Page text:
On March 26th, 2019, a California-based drone company, Matternet, carried a UPS medical sample container in a North Carolina drone delivery program. This marks the first drone delivery made officially in the US. Called the “WakeMed project,” Matternet drones will carry lab specimens from WakeMed clinics to its central laboratory for analysis. It will take the drones roughly three minutes to fly the inaugural route; currently, it can take up to half an hour to get samples to the lab from the same location by a courier who, may make multiple stops, the companies say. Drone delivery should enable quicker turnaround on urgently needed tests and ultimately could allow healthcare systems to save money by consolidating their labs. However, this whole flight test was done under FAA regulations, meaning the drone was controlled by a PIC (Pilot In Command) and flew a predetermined route that wasn’t over people, where the pilot could see the craft. These are the regulations by the FAA that have stopped many drone delivery companies from moving forward. The CEO of Matternet, Andreas Raptopoulos, stated: “For this to be commercially viable it needs to be autonomous, remotely supervised with no pilot in command on-site.”

He is right; there are a handful of countries that are far ahead of the United States in regard to the use of drones and there synchronization with the public. Matternet, for example, has been delivering lab samples in Switzerland since 2017 in collaboration with Swiss Post. They completed more than 3,000 flights in the cities of Lugano, Berne and Zurich; Matternet are currently testing their autonomous flight program. In August 2018, the FAA started the Unmanned Aircraft System Integration Pilot Program (IPP). The three year FAA program aims to test practical applications of drones by partnering local governments with private sector companies. This means they can learn more about how this emerging technology can be safely and usefully integrated into day-to-day activities. The five IPP partners involved are the FAA, NCDOT, UPS, Matternet, and WakeMed. UPS announced its partnership with Matternet the same day that the flight was completed and are backing the company to start delivery of their packages nationwide once the FAA approves them. Boeing has also announced their partnership and together, between Boeing and UPS, the company will have plenty of funding to continue their path to autonomous drone delivery (a $40 million contract). While others are still working on drones to deliver packages or pizza, Matternet saw medical delivery as a way to best showcase the potential of this technology. “We feel very strongly that there’s so much inefficiency in how medical systems are run when it comes to logistics,” says Raptopoulos.,“Now there’s tremendous benefit we can bring.”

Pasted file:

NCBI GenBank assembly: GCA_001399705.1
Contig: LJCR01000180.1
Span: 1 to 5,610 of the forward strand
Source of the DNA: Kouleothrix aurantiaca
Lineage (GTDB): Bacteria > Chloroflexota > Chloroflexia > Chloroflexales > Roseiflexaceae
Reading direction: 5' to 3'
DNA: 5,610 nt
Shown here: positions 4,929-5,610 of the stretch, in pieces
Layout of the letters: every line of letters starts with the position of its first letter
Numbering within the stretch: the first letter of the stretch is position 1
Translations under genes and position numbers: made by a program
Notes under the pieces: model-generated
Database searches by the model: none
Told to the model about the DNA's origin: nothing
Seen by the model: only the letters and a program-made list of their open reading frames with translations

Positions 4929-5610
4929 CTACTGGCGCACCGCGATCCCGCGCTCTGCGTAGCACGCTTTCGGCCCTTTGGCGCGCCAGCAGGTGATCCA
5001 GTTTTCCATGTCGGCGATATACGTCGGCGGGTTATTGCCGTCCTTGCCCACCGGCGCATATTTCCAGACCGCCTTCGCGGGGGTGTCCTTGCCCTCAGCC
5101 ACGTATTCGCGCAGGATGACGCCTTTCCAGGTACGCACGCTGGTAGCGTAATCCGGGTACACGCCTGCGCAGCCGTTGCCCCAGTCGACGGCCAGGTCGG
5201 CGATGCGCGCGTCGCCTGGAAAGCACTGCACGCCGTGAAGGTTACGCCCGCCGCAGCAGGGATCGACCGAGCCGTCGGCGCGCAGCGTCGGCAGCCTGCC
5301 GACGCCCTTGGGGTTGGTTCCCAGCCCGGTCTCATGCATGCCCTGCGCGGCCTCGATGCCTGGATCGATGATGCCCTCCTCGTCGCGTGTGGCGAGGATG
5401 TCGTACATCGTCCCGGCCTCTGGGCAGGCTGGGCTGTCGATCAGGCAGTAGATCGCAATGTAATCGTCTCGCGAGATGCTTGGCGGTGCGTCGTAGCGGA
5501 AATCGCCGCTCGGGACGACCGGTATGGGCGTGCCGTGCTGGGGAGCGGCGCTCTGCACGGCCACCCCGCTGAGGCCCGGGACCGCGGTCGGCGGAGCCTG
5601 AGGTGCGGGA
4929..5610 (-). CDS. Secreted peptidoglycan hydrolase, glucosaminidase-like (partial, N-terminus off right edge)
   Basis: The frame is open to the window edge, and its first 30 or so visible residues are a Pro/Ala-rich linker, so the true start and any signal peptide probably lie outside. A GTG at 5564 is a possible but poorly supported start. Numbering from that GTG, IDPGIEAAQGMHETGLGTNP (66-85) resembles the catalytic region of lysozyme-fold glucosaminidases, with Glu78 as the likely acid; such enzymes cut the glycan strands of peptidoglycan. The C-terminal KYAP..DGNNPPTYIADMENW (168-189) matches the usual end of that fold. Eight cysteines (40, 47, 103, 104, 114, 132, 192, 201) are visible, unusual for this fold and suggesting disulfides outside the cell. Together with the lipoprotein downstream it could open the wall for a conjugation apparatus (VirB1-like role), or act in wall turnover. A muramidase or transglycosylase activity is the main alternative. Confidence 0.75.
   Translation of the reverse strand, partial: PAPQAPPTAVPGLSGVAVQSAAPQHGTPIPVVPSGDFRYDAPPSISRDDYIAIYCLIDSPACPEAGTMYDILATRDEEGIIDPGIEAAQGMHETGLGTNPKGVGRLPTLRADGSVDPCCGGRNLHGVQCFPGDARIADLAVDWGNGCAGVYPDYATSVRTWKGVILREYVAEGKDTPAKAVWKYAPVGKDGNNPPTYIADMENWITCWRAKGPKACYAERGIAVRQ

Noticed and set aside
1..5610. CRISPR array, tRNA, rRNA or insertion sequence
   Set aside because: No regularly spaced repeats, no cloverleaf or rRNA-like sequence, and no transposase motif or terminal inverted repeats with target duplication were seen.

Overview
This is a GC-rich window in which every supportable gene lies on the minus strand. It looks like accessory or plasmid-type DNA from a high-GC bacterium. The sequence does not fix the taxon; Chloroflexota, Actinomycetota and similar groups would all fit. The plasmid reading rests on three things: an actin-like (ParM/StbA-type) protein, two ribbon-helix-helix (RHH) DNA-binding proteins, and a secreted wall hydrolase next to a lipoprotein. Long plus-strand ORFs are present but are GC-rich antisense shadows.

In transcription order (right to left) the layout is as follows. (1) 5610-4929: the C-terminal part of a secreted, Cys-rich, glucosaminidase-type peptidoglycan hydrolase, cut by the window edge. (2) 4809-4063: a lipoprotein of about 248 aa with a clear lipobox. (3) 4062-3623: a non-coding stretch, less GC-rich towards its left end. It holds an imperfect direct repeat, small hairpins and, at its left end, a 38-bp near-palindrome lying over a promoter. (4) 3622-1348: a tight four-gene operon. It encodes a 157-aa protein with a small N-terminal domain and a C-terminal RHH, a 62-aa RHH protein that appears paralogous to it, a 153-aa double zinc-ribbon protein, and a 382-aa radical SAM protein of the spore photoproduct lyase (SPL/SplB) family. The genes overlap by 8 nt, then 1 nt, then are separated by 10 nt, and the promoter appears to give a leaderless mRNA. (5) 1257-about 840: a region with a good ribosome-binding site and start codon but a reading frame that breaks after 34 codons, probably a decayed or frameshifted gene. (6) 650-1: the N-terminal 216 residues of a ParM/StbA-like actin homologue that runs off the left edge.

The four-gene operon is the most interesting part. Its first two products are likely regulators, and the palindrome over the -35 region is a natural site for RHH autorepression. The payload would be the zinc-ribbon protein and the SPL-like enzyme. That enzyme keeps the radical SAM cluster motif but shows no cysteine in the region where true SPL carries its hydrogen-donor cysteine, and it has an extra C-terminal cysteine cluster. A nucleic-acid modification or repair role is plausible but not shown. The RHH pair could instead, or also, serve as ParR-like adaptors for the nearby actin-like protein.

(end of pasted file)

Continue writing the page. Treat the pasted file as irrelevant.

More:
Source: Peters, Adele. “The country’s first regular commercial drone delivery is here.” World Changing Ideas, 26 March 2019.